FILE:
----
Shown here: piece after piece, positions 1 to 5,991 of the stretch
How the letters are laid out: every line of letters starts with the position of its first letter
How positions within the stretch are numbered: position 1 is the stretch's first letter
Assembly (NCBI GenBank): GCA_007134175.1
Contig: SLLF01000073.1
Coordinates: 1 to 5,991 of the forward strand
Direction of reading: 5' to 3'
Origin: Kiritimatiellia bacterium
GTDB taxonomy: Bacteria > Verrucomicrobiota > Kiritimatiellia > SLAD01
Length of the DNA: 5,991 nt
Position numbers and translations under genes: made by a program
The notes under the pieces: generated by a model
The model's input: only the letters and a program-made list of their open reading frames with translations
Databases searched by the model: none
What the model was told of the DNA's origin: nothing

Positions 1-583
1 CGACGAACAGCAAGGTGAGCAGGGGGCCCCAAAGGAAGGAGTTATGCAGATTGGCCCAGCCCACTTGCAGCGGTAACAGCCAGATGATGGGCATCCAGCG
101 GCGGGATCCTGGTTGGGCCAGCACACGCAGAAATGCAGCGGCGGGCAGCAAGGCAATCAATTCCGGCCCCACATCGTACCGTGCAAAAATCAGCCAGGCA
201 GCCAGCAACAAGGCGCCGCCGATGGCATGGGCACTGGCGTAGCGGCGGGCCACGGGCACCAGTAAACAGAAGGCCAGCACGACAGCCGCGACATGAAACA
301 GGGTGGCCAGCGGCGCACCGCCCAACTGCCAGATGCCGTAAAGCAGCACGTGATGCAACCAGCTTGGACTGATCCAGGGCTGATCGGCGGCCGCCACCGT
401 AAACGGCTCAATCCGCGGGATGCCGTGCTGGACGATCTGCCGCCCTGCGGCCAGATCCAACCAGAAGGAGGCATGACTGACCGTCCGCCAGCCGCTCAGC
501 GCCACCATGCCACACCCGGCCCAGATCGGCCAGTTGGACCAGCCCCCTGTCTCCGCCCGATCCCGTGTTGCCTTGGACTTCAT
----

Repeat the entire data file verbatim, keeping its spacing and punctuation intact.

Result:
Shown here: piece after piece, positions 1 to 5,991 of the stretch
How the letters are laid out: every line of letters starts with the position of its first letter
How positions within the stretch are numbered: position 1 is the stretch's first letter
Assembly (NCBI GenBank): GCA_007134175.1
Contig: SLLF01000073.1
Coordinates: 1 to 5,991 of the forward strand
Direction of reading: 5' to 3'
Origin: Kiritimatiellia bacterium
GTDB taxonomy: Bacteria > Verrucomicrobiota > Kiritimatiellia > SLAD01
Length of the DNA: 5,991 nt
Position numbers and translations under genes: made by a program
The notes under the pieces: generated by a model
The model's input: only the letters and a program-made list of their open reading frames with translations
Databases searched by the model: none
What the model was told of the DNA's origin: nothing

Positions 1-583
1 CGACGAACAGCAAGGTGAGCAGGGGGCCCCAAAGGAAGGAGTTATGCAGATTGGCCCAGCCCACTTGCAGCGGTAACAGCCAGATGATGGGCATCCAGCG
101 GCGGGATCCTGGTTGGGCCAGCACACGCAGAAATGCAGCGGCGGGCAGCAAGGCAATCAATTCCGGCCCCACATCGTACCGTGCAAAAATCAGCCAGGCA
201 GCCAGCAACAAGGCGCCGCCGATGGCATGGGCACTGGCGTAGCGGCGGGCCACGGGCACCAGTAAACAGAAGGCCAGCACGACAGCCGCGACATGAAACA
301 GGGTGGCCAGCGGCGCACCGCCCAACTGCCAGATGCCGTAAAGCAGCACGTGATGCAACCAGCTTGGACTGATCCAGGGCTGATCGGCGGCCGCCACCGT
401 AAACGGCTCAATCCGCGGGATGCCGTGCTGGACGATCTGCCGCCCTGCGGCCAGATCCAACCAGAAGGAGGCATGACTGACCGTCCGCCAGCCGCTCAGC
501 GCCACCATGCCACACCCGGCCCAGATCGGCCAGTTGGACCAGCCCCCTGTCTCCGCCCGATCCCGTGTTGCCTTGGACTTCAT